An 85-million-year rift
About 85 million years ago a large fragment of eastern Gondwana began to break away, and the sea flooded the rift, forming the Tasman Sea. This land mass, today's New Zealand, drifted north. By 55 million years ago it was located between latitudes 60° and 50° south. It lay 2,000 kilometres from eastern Australia, a distance it has more or less maintained ever since.
New Zealand was surrounded by warm temperate to subtropical waters. As the land moved north, marine corals and tropical mangroves fringed the shores, and tropical and subtropical-type forests dominated. The land was gradually flooded by the sea and worn down by erosion. As the landscape and climate changed, plants and animals evolved or became extinct.
Similarities with Australia
For a long time New Zealand plants and animals were similar to those in Australia, as the climate and soils were alike. Typically, plants such as Casuarina (she-oaks), eucalypts (gum trees), Banksia (bottlebrushes) and Acacia (wattles) flourished in both lands.
By 5 million years ago Australia had moved northward into a drier subtropical zone. New Zealand lay further south in cooler, moister latitudes swept by westerly winds. Glaciers advanced and retreated as the climate repeatedly cooled and warmed.
New Zealand life forms which had adapted to warm temperate and subtropical conditions rapidly became extinct, and some distinctive groups evolved.
Primitive remnants or recent arrivals?
There has been much controversy about whether today’s native plants and animals are direct descendants of those on eastern Gondwana. Some New Zealand plants and animals evolved more than 85 million years ago – so they might already have been living there when the land split away. However, it is possible that they have not been in New Zealand continuously since the break-up, but spread later from other parts of Gondwana.
There is an excellent fossil record of flowering plants and conifers – making it easier to assess whether they have been in New Zealand continuously since it broke away from Gondwana, or arrived later. Recently, scientists have examined DNA differences between related species to estimate their age of origin.
Very few plants, if any, can be shown to have been continuously present. Many common plant families (for example, grasses, daisies and forget-me-nots) did not evolve until long after New Zealand had separated from Gondwana. They arrived by crossing the ocean.
Almost all living things contain DNA – the genetic blueprint that contains coded instructions as to how to make a particular species. The DNA of two different species can be compared to estimate how long ago they diverged from a common ancestor, on the basis that minor differences accumulate at a steady rate. This process is referred to as the molecular clock. The bigger the differences in DNA, the longer ago the two species diverged on separate evolutionary paths.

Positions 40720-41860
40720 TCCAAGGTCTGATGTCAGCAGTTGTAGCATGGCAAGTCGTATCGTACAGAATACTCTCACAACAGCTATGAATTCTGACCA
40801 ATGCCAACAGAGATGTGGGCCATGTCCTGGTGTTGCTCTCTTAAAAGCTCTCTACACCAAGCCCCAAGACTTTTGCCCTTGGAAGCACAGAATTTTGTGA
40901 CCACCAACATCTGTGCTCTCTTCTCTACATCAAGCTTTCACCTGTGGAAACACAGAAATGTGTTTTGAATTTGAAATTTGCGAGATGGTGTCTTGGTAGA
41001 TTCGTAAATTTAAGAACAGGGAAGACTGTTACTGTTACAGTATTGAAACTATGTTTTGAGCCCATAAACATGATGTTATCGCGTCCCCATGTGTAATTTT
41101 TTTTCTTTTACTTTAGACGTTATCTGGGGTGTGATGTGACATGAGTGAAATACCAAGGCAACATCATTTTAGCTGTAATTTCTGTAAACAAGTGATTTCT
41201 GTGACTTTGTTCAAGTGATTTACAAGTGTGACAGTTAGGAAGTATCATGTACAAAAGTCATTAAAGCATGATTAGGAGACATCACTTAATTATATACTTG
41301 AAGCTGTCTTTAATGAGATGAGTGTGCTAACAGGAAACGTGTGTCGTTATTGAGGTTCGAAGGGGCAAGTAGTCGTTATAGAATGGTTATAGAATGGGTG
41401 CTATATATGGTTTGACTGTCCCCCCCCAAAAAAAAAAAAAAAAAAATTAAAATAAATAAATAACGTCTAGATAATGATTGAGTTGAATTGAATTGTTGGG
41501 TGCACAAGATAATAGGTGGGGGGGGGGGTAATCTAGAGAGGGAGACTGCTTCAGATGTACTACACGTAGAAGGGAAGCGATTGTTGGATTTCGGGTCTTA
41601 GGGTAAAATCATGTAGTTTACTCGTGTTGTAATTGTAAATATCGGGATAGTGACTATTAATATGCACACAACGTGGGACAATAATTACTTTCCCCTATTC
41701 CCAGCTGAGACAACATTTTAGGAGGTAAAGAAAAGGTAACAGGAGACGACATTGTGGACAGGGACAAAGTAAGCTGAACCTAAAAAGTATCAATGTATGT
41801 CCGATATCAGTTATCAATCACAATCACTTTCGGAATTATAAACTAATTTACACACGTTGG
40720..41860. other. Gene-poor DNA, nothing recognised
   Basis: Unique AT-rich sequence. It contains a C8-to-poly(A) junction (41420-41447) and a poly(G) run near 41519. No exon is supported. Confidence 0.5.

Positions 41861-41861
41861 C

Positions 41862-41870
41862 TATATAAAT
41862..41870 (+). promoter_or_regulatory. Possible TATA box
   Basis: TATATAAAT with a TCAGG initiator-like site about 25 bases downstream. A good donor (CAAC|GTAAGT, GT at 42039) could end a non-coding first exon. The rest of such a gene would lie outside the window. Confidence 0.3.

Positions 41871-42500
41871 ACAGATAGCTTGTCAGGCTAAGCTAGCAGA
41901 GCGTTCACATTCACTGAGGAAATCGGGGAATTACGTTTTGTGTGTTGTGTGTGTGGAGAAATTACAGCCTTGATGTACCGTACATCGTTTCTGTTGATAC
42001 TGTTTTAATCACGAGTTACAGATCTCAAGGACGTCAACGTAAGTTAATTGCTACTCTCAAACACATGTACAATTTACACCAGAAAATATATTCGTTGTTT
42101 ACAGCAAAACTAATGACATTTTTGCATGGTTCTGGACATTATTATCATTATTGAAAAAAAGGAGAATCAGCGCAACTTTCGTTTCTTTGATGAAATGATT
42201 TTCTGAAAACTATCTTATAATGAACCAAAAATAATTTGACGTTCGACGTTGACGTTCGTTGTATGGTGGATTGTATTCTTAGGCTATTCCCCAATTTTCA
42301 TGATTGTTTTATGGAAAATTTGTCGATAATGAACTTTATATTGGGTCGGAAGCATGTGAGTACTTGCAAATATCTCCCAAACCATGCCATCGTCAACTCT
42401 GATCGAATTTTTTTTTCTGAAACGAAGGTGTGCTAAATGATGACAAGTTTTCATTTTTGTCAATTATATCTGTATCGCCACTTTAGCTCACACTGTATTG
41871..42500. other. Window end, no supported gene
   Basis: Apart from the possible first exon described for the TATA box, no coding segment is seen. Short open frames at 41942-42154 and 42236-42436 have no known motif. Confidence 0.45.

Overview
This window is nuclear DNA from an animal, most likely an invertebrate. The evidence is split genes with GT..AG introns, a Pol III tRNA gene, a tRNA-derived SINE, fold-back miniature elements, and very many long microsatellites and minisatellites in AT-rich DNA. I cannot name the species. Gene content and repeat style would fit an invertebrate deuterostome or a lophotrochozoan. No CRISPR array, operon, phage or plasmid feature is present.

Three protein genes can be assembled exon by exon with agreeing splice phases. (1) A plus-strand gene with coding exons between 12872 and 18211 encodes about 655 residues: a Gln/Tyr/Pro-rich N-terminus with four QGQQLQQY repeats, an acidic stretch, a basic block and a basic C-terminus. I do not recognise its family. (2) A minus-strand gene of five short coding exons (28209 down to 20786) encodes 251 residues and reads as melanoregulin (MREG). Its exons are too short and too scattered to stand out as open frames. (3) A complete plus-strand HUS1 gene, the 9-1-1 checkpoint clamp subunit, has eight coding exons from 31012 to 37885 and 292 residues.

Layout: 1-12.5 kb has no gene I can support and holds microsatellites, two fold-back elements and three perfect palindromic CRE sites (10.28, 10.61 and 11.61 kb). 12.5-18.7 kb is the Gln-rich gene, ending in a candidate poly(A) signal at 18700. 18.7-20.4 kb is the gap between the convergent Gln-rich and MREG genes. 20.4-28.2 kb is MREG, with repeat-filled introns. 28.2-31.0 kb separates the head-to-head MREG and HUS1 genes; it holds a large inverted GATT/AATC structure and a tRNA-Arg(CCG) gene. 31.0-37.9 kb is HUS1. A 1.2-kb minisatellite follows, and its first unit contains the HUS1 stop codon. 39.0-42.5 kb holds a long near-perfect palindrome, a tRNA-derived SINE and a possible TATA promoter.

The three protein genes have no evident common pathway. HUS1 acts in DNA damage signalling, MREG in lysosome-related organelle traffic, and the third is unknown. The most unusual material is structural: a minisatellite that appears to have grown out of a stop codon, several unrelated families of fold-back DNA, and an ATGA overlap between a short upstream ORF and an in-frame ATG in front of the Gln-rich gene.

Even ancient groups may have arrived relatively recently. For years it was believed that southern beech (Nothofagus) had been in New Zealand for 85 million years. The presence of Nothofagus (or its fossil leaves) on many of the continental fragments of Gondwana (South America, Antarctica, Australia, New Caledonia and New Zealand) seemed to support this idea. The family Nothofagus has been in New Zealand for 85 million years, but fossil finds and DNA research suggest that today’s southern beech species are much younger. They evolved from an ancestor that arrived around 30–40 million years ago.
Animal groups may have evolved from life forms that were in New Zealand when it broke away from Gondwana. But so few fossils have been found that it is difficult to be sure. Groups that were probably part of the Gondwana fauna include tuatara, geckos, kākāpō, moa, wrens and some primitive groups of insects, spiders and earthworms.
Some of New Zealand’s plants and animals are primitive – but this does not mean they have been present for 85 million years. Some relatively primitive groups such as skinks and cicadas spread from New Caledonia and Australia. Skinks may have arrived around 30 million years ago, and cicadas within the last 24 million years.
It seems that the ancestors of many of New Zealand’s plants and animals made landfall long after the country split from Gondwana. This is astounding given the sheer distance between New Zealand and the nearest large land mass, Australia.